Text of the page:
Google Gets Into IaaS With Compute Engine

[By Sudarshana Banerjee]

Day two at the Google IO in San Francisco. During the Google IO keynote, Urs Hölzle, senior vice president of Infrastructure at Google, introduced the Google Compute Engine, an infrastructure-as-a-service product that lets you run Linux Virtual Machines (VMs) on the same infrastructure that powers Google.

With Google Compute Engine, you can have access to a computing infrastructure similar to Google’s, without any upfront technology investments.  Google is giving you access via a ‘virtual machine’, a software emulation that walks, talks, quacks, and for all practical purposes, behaves like a real computer. You can access the infrastructure via the cloud, and pay as you go for the computing power you are using.

The capabilities of Google Compute Engine include Launch Linux VMs on-demand. 1, 2, 4 and 8 virtual core VMs are available with 3.75GB RAM per virtual core. Using Google’s data centers, Google Compute Engine reduces the time to scale up for tasks that require large amounts of computing power. You can launch enormous compute clusters – tens of thousands of cores or more.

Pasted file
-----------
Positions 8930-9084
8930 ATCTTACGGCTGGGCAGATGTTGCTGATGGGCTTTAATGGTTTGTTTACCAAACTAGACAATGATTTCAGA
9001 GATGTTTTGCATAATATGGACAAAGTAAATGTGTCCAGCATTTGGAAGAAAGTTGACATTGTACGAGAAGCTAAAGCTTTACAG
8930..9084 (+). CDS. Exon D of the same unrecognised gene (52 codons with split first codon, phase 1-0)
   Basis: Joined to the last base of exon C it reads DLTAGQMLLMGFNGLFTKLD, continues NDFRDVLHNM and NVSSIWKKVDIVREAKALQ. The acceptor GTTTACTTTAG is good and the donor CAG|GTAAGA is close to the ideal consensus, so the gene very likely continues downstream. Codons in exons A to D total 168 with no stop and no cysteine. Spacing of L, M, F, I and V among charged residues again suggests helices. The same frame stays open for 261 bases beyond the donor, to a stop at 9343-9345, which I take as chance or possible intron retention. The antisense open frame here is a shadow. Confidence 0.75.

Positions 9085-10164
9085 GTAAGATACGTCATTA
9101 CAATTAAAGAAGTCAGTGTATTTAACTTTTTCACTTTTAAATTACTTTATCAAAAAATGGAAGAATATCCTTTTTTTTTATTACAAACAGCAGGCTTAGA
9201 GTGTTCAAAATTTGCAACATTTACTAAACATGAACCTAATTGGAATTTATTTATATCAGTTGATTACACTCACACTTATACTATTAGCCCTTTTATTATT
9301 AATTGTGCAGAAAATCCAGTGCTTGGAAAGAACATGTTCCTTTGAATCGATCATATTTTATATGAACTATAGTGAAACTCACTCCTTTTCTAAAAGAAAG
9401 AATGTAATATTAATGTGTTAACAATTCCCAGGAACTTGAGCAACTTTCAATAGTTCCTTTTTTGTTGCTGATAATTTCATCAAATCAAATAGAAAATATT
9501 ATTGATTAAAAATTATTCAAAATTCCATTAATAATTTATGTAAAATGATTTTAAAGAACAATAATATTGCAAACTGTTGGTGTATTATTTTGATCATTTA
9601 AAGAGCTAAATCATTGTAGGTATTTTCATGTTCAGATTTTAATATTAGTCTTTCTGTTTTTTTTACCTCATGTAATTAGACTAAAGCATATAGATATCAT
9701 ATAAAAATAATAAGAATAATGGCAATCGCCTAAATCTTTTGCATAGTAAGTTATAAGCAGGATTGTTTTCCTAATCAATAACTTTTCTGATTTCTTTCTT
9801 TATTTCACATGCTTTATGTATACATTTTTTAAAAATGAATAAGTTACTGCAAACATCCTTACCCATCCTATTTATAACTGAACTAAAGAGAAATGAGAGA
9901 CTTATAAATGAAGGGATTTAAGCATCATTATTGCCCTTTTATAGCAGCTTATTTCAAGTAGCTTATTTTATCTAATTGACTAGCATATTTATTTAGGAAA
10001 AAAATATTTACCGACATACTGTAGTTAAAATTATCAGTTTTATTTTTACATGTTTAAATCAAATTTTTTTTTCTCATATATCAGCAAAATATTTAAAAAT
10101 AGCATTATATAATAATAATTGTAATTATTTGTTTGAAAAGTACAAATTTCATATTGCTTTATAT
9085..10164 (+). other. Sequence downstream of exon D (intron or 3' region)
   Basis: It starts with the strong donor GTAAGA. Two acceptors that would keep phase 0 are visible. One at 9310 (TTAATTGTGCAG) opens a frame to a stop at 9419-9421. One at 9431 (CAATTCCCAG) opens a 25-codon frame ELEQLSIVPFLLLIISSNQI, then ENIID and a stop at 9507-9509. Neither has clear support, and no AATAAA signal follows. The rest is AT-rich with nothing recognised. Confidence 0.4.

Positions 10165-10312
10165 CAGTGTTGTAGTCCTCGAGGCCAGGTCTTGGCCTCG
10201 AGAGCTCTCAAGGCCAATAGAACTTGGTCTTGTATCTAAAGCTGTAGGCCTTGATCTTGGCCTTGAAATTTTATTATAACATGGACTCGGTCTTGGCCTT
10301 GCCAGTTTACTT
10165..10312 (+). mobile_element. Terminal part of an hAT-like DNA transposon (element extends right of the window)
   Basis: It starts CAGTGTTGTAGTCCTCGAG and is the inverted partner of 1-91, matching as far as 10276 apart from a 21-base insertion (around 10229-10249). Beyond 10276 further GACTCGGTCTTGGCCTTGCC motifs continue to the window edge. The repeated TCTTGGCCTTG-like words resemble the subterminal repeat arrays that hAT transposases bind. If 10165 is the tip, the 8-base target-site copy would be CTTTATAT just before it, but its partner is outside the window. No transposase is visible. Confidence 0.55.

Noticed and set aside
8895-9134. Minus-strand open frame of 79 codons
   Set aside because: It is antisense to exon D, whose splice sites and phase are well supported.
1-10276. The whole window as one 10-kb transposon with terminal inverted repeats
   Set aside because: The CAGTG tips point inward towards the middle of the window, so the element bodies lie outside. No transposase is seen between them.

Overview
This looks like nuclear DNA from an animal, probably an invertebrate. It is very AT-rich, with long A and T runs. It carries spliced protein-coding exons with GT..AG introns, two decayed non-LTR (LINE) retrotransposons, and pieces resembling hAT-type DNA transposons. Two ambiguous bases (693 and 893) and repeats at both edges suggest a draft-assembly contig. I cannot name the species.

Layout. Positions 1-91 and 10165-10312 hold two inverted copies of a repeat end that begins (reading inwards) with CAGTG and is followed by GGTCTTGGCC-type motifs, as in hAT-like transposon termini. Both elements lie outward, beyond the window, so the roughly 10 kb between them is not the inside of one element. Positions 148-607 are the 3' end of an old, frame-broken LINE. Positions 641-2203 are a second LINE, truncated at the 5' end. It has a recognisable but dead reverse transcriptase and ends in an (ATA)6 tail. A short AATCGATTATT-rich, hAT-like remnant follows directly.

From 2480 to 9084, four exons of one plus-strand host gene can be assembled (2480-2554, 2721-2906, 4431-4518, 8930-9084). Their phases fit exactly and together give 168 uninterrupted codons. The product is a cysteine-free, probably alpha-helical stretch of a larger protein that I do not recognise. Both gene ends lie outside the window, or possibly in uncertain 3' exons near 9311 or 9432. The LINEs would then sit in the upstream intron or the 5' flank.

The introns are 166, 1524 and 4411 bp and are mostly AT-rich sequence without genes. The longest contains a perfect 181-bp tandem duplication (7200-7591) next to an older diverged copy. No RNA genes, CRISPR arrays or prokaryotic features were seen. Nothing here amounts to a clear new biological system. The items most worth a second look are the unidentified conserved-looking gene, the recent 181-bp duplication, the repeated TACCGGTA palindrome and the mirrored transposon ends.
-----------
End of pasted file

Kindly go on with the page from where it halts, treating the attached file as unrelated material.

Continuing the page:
By getting into the IaaS business, Google is locking horns against contenders such as Amazon and Rackspace. But Google says you will get 50 per cent more compute for your money than with other leading cloud providers. You can see pricing details here.

Google has worked with a number of partners, such as RightScalePuppet LabsOpsCode,NumerateCliqr and MapR, to integrate their products with the Google Compute Engine. The company is also opening the Google Compute API for developers to jump right in.

[Image Courtesy: Google]

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